It's easy to take trees for granted. They are part of the landscape, melding into the background. Unless you have a particular interest in trees, you won't notice them until they start to change colors in the fall, or you start thinking about firewood or whether or not the tree in the backyard is a hazard to your roof.
This is a shame, because trees are beautiful all times of the year if we stop to notice, and they are worth so much more than firewood. To an herbalist, a tree may be an ally for health as well!
Hardwoods like white oak, sycamore, and tulip poplar- to name a few-have an incredibly rich, all-but-forgotten history.
As the sap rises, the bark becomes easy to peel off, or “slip” from the branches. During the rest of the year, except again briefly in the fall when the sap falls, the bark sticks hard and fast to the inner wood. Chipping the bark from the branches is a chore, and it seems to me that it is also less potent than wood harvested in the spring. There is less of each tree’s distinctive smell. If you are a Patron, you can log in and read more about how to harvest herbal tree barks in How to Harvest Bark Like An Herbalist.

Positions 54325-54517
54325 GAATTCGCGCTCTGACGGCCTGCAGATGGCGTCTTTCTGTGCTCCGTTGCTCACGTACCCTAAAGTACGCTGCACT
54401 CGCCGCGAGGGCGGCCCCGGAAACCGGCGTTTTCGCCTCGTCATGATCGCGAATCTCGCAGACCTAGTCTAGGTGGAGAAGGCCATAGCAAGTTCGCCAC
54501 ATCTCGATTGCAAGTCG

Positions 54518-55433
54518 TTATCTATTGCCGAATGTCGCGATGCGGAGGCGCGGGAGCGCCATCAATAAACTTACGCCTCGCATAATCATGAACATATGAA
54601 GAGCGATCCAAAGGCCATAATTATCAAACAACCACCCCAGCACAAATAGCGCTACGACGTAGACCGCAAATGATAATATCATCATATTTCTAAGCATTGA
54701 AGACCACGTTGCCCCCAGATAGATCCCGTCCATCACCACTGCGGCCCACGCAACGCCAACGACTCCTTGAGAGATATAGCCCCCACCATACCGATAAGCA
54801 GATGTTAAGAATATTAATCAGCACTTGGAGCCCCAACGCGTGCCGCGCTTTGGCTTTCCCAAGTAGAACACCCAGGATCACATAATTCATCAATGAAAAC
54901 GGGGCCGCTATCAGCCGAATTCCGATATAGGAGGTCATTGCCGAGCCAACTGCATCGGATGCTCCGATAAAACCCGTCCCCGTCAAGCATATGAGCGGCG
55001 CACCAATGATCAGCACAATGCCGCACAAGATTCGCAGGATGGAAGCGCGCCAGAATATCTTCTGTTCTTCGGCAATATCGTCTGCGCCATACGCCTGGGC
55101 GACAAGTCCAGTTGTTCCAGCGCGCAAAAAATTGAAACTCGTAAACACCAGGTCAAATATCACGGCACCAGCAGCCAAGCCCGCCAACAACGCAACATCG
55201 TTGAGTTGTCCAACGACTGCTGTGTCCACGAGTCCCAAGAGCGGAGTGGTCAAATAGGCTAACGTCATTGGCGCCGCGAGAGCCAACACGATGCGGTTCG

Like other herbs, each tree has a unique smell and flavor. At first, this seems surprising. Except for evergreens and conifers, most trees don’t seem to have a distinctive smell. In evergreens, much of the beneficial compounds are in the needles, which release their scent when you brush against them and the scent is also easily carried on the wind or in the air on a warm day as the volatile oils are warmed and the sap leaks from the bark.
With hardwood trees, it is unlikely you will notice the scent until you snap a twig and really look for it by sniffing for it or chewing on the twig. With hardwoods, the beneficial compounds are found in the inner bark or the cambium layer. Protected by the inert outer bark, their secret lies safe under their skin.
February is actually a wonderful time to work on learning to identify trees. Bark patterns are very distinctive, and you can also learn to identify trees by their buds. Both forms of identification are great skills to practice.
Here are a few hardwood trees with herbal uses that you might want to explore, and you might also want to read my article from last February, Medicinal Trees: A February Walk by the River. These are all herbs that grow in the Southeastern US, but some of them have a wider range as well:
- American Sycamore (Platanus occidentalis)
- Linden (Tilia spp)
- Tulip Poplar (Liriodendron tulipifera)
- American Beech (Fagus grandifolia)
- Persimmon (Diospyros virginiana)
- River birch (Betula nigra)
- Magnolia (Magnolia grandiflora)
- White oak (Quercus alba)
- Black Willow (Salix nigra)
- Witch Hazel (Hamamelis virginiana)
Yes, I know it is just a list. It's meant to spark your curiosity so that you can do some reading and research of your own. I hope you will take a good field guide, investigate what trees might be growing in your neighborhood, and then go out and see what you can find.
Herbalism is a living tradition, and part of that is exploring what is happening in nature in your own backyard and bio region!
All the Best,